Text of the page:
Unilever says the “knowledge and expertise from developing this solution will be made accessible to others in the industry, as well as to other markets globally.”
[Image Credit: © Unilever plc]

Whole Foods Announces Further Efforts To Reduce Plastic Use

By July 2019, Whole Foods says it will eliminate plastic straws from stores in the US, Canada and the UK, the first US national grocery to do so (plastic straws will still be available on request for disabled customers). It will also make packaging changes to some items, including introducing rotisserie chicken bags to replace hard plastic containers and smaller plastic bags for its produce department. All up, the company estimates these changes will save about 800,000 pounds of plastic a year. 

Whole Foods has previously undertaken various efforts to reduce plastic use. It was the first US grocery to ban disposable plastic bags at checkouts (in 2008) and has ended all polystyrene/Styrofoam meat trays across stores in the US and Canada.[Image Credit: © Whole Foods Market]


Pressure To Reduce Packaging Forcing Brands And Retailers To Adopt Four Core Strategies

Consumer concern along with greater regulatory pressure means retailers are moving to reduce packaging, and especially plastic packaging. 

A BCG survey of 5,000 consumers found nearly 60% said they are less likely to buy products in packaging that is harmful to the environment, and approaching 25% would pay up to 20% extra for products with eco-friendly packaging.

Packaging is a large target, accounting for 65% of household trash and about 10% of the cost of consumer goods. Moreover, the cost of disposing of it is rising, encouraging suppliers and retailers to act. They are pushing four core strategies. Bulk selling, with consumers bringing their own reusable containers is rising. Products are getting more concentrated, allowing for smaller containers. Better design, sometimes with new materials, is allowing lighter containers or greater use of recyclable content.  And some products are being sold without packaging, or just a minimal amount, such as with Lush and By Humankind.[Image Credit: © sofisorgin]


Sainsbury’s Expands Its Commitment To Reducing Plastic Use

The British supermarket chain, Sainsbury’s, announced it would cut an additional 1,284 tonnes of plastic in 2019, including almost 500 tonnes of plastic bags used for fruit, vegetables and bakery products. They will continue to be available for bakery items, but not for fruit and vegetables. A previous commitment pledged an annual reduction of some 8,100 tonnes of non-recyclable plastic and “virgin plastic”. It will also stop using plastic cutlery from stores, as well as plastic trays for a number of vegetables. Other efforts include using recyclable alternatives for black plastic trays, and PVC and polystyrene trays. [Image Credit: © Sainsbury's]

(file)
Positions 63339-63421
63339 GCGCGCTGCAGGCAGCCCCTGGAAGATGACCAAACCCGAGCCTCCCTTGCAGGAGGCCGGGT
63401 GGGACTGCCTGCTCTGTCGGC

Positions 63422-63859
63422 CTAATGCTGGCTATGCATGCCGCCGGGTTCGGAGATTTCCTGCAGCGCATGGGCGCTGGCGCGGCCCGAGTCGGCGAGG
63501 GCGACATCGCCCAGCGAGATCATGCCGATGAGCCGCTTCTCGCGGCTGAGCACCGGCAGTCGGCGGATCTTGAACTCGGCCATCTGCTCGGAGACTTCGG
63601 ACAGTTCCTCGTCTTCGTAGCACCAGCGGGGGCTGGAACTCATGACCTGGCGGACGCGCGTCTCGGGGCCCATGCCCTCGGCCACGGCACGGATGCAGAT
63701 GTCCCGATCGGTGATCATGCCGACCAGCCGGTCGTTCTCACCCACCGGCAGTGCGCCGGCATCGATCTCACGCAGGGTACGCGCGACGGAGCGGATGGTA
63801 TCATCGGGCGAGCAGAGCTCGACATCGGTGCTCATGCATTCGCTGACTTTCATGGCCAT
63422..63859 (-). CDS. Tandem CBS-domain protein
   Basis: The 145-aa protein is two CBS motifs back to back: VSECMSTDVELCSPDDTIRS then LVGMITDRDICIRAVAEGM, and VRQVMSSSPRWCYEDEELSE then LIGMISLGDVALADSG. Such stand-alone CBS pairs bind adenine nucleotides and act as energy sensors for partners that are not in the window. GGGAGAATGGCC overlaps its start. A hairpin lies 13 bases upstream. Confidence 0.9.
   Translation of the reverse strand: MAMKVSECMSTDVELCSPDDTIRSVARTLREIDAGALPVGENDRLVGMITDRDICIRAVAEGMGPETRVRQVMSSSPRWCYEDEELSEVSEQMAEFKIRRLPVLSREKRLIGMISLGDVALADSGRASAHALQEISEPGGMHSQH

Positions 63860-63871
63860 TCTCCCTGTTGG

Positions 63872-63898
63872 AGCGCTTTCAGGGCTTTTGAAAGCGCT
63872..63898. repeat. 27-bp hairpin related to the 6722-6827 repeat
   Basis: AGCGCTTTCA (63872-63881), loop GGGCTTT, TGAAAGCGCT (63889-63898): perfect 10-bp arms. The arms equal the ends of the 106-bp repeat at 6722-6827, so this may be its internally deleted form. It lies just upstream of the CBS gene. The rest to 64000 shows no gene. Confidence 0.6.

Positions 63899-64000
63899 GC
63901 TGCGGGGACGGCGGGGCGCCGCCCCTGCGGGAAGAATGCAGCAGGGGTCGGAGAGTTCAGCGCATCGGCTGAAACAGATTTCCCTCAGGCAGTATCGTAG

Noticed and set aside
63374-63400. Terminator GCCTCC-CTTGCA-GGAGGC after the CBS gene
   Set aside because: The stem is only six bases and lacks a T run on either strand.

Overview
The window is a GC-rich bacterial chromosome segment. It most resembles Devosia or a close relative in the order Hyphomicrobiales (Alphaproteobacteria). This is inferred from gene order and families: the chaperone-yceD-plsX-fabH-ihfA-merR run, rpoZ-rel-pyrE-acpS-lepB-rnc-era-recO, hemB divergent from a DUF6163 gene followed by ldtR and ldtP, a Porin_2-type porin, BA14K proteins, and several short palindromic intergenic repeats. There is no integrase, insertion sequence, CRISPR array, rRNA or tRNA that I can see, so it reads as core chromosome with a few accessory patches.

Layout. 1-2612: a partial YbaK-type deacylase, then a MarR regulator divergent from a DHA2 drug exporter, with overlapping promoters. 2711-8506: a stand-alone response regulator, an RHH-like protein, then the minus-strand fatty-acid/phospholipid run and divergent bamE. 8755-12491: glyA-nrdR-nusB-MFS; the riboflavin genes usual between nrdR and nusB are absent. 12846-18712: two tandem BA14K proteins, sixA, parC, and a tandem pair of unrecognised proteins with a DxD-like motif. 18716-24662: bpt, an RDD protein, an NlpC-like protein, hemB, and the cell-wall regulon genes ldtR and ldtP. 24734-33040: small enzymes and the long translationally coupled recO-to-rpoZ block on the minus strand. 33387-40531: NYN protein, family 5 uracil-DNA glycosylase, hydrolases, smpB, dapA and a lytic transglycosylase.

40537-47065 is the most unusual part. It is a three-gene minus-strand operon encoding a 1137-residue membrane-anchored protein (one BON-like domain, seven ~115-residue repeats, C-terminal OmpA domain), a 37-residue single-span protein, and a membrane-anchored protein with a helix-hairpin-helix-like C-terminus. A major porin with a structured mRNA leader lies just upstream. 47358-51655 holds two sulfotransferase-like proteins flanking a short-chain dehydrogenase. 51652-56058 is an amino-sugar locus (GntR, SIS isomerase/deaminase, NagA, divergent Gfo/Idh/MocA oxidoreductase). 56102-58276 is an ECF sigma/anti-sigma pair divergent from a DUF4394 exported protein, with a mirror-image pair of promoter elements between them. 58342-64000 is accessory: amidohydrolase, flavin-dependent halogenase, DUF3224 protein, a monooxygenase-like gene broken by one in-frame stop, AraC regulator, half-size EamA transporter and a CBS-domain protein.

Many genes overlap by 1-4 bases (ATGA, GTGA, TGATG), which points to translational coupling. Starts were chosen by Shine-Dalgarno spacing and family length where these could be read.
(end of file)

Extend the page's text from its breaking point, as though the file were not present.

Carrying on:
ASDA Trials New Chicken Packaging That Cuts Plastic Requirements

UK supermarket chain ASDA is trialing a package system for fresh chicken that it claims will eliminate 75 tonnes of plastic waste. It will cut plastic used by over half in its 250g and 500g packs of diced chicken breasts and mini chicken fillets by using soft pouches instead of hard plastic trays. The pilot is being conducted in 68 stores served by its Bristol depot in the southwest of England. With the new packs, consumers don’t have to handle the chicken, reducing the risk of cross-contamination. They also take less space than the trays, reducing the carbon footprint and easing storage needs.[Image Credit: © ASDA]

Waitrose In The UK Claims The First Home Compostable Ready Meal Trays

Waitrose, a supermarket chain in the UK, has introduced what it claims is the first home compostable ready meal packaging in the world, as part of its efforts to eliminate black plastic from some nine million products. It will first be used in trays for the company’s own brand Italian ready meals. The new packaging is fiber-based, and feels like cardboard. The trays can be used to heat meals in the oven or in a microwave. They are also certified by the Forest Stewardship Council certified and can be recycled. The move follows the retailer’s decision to remove black plastic from its fresh items, such as fruit and vegetables, meat and fish. 
[Image Credit: © Waitrose & Partners]